It's amazing how rich a sound two acoustic guitars and two voices can produce . The mood here varies from happy ( " Boat Behind " ) to melancholic ( " Me In You " ) to zen-like ( the hypnotic " Scars On Land " ) while the band gives it's listeners lyrics that can be heartbreakingly beautiful ( " ...dreams burn but in ashes are gold " ) or in other occasions , playful and witty ( " we got four eyes so why yearn for one prespective ?.. " they ask , celebrating freedom of thought ) .

This might not be anybody's thing . Rebelious teenagers for example would probably seek for something angrier . This doesn't change the fact though that this is top quality songwritting . People who have enjoyed current pop folk artists before , people who cherished the work of let's say , Tracy Chapman , Suzanne Vega , Feist ofcourse , Jens Lakeman , Jack Johnson and Josh Rouse , will be delighted with this piece of music so well-crafted as an antique classic violin .
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11 of 13 people found the following review helpful
4.0 out of 5 stars The Kings Have Another Solid Album November 1, 2009
Format:Audio CD
I argue that the Kings of Convenience never got their due in the States. The Kings have a unique sound--minimalistic in many ways but for some reason feels complete in song. The intricate harmonies, limited orchestration, and simple yet elegant music that the Kings have would get drowned out in the pre-teen pop, hard rock, and R&B that fill radio today. That, and their music and lyrics tend to feel like a light depressant and/or therapy for guys thinking about their former girlfriends. Not great for US radio play. But don't let that keep their good music from getting made.

Their latest album, "Declaration Of Dependence" is their first in five years. Over that time, lead singer (sort-of) Erlend Řye released a number of albums, including two with the great Berlin-based "minimalist rock" group Whitest Boy Alive. Eirik Glambek Bře was less active musically. However, time doesn't have much of an effect on their music, as fans from their earlier albums "Quiet Is The New Loud" and "Riot On An Empty Street" will find the transition to "DoD" easy. I feel like DoD is more similar to some of the softer and tranquil songs of both albums. There isn't as much of a fast-paced effort that "I'd Rather Dance With You" or "Misread" have--this is more like "Parallel Lines" or "The Build Up". That being said, some of the songs they have promoted on their website ("Mrs. Cold" and "Boat Behind") are tremendously catchy and fill that need for a faster tempo, soft-rock (I hate to call it that) feel.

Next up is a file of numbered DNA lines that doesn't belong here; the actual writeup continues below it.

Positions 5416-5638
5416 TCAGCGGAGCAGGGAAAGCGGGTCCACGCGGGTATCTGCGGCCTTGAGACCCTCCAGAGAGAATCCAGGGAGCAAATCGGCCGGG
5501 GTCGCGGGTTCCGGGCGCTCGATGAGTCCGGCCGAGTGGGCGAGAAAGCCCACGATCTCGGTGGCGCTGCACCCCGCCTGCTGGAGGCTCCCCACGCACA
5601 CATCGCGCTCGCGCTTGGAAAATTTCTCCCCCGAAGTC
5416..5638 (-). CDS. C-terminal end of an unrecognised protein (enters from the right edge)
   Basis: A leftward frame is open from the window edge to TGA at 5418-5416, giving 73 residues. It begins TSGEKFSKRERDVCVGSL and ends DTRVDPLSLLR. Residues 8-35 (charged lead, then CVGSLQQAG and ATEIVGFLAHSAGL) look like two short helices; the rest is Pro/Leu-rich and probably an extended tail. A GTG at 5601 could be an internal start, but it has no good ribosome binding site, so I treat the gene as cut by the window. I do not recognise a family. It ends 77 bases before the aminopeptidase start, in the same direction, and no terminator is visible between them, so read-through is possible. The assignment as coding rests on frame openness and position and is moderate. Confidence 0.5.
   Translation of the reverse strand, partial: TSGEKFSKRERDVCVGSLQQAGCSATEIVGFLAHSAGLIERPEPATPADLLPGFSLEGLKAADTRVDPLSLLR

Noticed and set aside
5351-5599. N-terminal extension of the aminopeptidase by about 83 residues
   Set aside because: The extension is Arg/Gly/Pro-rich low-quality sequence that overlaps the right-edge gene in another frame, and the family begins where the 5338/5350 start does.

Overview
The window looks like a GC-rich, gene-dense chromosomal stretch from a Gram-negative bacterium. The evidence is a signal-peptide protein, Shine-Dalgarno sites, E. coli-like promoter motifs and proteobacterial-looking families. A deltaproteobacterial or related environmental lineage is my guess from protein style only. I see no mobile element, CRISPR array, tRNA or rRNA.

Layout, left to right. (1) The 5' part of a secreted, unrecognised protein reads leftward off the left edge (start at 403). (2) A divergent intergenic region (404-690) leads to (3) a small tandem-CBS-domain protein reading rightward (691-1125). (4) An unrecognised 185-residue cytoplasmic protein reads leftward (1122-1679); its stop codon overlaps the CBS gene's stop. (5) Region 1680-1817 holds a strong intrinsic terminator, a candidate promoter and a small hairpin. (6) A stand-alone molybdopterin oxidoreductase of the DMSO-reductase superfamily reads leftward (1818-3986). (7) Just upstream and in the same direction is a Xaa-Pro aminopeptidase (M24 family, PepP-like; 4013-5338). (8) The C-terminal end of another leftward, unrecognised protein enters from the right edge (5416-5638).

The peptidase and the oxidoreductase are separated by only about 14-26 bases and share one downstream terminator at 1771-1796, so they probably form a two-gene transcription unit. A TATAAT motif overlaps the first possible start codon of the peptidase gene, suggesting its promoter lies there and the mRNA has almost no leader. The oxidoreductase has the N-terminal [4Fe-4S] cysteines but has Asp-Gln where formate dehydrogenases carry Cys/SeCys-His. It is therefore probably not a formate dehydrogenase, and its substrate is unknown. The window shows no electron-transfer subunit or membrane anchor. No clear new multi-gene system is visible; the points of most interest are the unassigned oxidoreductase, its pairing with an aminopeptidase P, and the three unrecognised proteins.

I find the songs on DoD beautiful in the same vein as their past albums but I wonder how often I will listen to them. Are they so likeable that I'll go through dozens of listens like in their past albums?
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11 of 14 people found the following review helpful
5.0 out of 5 stars Bout frickin' time! October 22, 2009
By Benny
Format:Audio CD|Verified Purchase
After checking every month for the last few years on an update for a new CD, Declaration of Dependence is finally here. After a few listens, pretty much what one would expect who has followed these two Norwegian guys. A few catchy tunes jump at you right away while others seem to be "forgotten". But over time, those "forgotten" tracks end up being your favorites off the album.

I was hoping for another Feist cameo or some other musician the Kings could introduce me to as they did Feist, but alas no. I do think the violin player is a full-time member now and a good one at that who fits the style and doesn't try to steal the show.

I will say this, if you haven't seen them live, they are phenomenal. I liked their first few CDs but after seeing them live, they went up to one of my favorite bands. Definitely one of the top 3 concerts I've ever seen. Take a bud or two to see them and they'll be instant fans. As of yet, there is no USA shows but they better get their arses over here!!